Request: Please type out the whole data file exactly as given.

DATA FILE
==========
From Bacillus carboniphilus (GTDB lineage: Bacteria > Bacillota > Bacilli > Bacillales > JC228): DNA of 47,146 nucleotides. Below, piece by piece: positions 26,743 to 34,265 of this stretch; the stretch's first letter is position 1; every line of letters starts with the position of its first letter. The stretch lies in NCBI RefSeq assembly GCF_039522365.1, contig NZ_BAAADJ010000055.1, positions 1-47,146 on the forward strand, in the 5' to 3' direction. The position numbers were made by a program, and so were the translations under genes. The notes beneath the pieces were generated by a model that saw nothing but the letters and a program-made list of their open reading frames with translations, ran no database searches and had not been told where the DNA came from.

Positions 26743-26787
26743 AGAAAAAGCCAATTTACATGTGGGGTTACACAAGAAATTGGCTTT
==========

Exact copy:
From Bacillus carboniphilus (GTDB lineage: Bacteria > Bacillota > Bacilli > Bacillales > JC228): DNA of 47,146 nucleotides. Below, piece by piece: positions 26,743 to 34,265 of this stretch; the stretch's first letter is position 1; every line of letters starts with the position of its first letter. The stretch lies in NCBI RefSeq assembly GCF_039522365.1, contig NZ_BAAADJ010000055.1, positions 1-47,146 on the forward strand, in the 5' to 3' direction. The position numbers were made by a program, and so were the translations under genes. The notes beneath the pieces were generated by a model that saw nothing but the letters and a program-made list of their open reading frames with translations, ran no database searches and had not been told where the DNA came from.

Positions 26743-26787
26743 AGAAAAAGCCAATTTACATGTGGGGTTACACAAGAAATTGGCTTT